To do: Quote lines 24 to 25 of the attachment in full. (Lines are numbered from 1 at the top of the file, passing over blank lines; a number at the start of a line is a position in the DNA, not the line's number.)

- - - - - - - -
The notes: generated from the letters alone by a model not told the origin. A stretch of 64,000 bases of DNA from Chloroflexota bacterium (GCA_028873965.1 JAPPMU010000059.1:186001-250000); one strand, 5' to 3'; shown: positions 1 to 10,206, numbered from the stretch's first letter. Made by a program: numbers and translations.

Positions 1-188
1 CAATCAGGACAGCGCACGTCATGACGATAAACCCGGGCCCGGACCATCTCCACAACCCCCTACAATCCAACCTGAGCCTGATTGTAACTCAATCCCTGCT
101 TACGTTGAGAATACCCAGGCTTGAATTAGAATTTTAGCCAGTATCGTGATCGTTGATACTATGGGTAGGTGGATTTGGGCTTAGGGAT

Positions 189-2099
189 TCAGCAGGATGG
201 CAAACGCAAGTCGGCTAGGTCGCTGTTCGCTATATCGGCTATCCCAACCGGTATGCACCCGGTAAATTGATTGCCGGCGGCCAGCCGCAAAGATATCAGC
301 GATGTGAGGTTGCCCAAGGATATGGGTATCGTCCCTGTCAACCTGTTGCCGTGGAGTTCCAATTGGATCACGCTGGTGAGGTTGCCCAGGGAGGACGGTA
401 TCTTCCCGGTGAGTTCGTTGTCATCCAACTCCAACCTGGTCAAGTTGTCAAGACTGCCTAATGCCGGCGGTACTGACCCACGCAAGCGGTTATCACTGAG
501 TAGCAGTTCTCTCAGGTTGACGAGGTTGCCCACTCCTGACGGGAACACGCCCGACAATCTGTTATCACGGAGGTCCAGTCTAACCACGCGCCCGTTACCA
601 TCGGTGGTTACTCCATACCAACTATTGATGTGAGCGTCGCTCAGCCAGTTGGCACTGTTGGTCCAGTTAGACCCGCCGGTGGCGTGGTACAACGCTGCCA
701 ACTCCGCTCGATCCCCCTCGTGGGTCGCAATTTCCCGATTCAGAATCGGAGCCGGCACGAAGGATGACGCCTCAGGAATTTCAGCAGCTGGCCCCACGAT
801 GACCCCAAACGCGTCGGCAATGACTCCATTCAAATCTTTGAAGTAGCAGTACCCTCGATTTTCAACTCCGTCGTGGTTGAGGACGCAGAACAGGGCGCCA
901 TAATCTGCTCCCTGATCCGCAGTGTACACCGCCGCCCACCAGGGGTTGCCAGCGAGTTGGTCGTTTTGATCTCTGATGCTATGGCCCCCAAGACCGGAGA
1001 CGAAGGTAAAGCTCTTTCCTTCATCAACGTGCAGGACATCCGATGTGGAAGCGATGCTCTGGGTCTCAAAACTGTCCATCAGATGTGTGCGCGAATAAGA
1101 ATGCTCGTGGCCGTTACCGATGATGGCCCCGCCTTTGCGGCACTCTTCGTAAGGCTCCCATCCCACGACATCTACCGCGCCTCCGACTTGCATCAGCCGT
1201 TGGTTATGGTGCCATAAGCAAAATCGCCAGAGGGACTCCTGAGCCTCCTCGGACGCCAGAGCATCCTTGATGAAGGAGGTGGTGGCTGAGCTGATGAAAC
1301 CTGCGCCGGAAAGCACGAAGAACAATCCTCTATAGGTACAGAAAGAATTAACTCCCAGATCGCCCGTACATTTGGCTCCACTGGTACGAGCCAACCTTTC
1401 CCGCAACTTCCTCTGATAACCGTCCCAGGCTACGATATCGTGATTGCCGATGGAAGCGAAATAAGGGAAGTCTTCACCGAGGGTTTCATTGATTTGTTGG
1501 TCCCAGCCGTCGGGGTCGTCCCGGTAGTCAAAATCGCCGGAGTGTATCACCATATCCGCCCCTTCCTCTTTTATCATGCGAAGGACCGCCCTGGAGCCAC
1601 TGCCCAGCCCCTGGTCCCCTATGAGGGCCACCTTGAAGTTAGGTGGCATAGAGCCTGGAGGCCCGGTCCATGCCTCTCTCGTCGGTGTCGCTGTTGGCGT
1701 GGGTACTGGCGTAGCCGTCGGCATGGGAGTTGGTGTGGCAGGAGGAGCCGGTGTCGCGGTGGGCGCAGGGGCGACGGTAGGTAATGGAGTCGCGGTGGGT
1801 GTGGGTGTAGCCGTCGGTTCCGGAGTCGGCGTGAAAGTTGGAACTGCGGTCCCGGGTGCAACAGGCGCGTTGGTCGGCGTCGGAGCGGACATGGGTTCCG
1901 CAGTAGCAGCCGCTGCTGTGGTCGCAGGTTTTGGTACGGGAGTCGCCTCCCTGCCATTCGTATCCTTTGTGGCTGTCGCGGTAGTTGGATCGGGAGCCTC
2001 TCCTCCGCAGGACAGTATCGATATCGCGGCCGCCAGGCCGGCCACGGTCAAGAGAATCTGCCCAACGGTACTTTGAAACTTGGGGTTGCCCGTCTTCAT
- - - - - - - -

1901 CAGTAGCAGCCGCTGCTGTGGTCGCAGGTTTTGGTACGGGAGTCGCCTCCCTGCCATTCGTATCCTTTGTGGCTGTCGCGGTAGTTGGATCGGGAGCCTC
2001 TCCTCCGCAGGACAGTATCGATATCGCGGCCGCCAGGCCGGCCACGGTCAAGAGAATCTGCCCAACGGTACTTTGAAACTTGGGGTTGCCCGTCTTCAT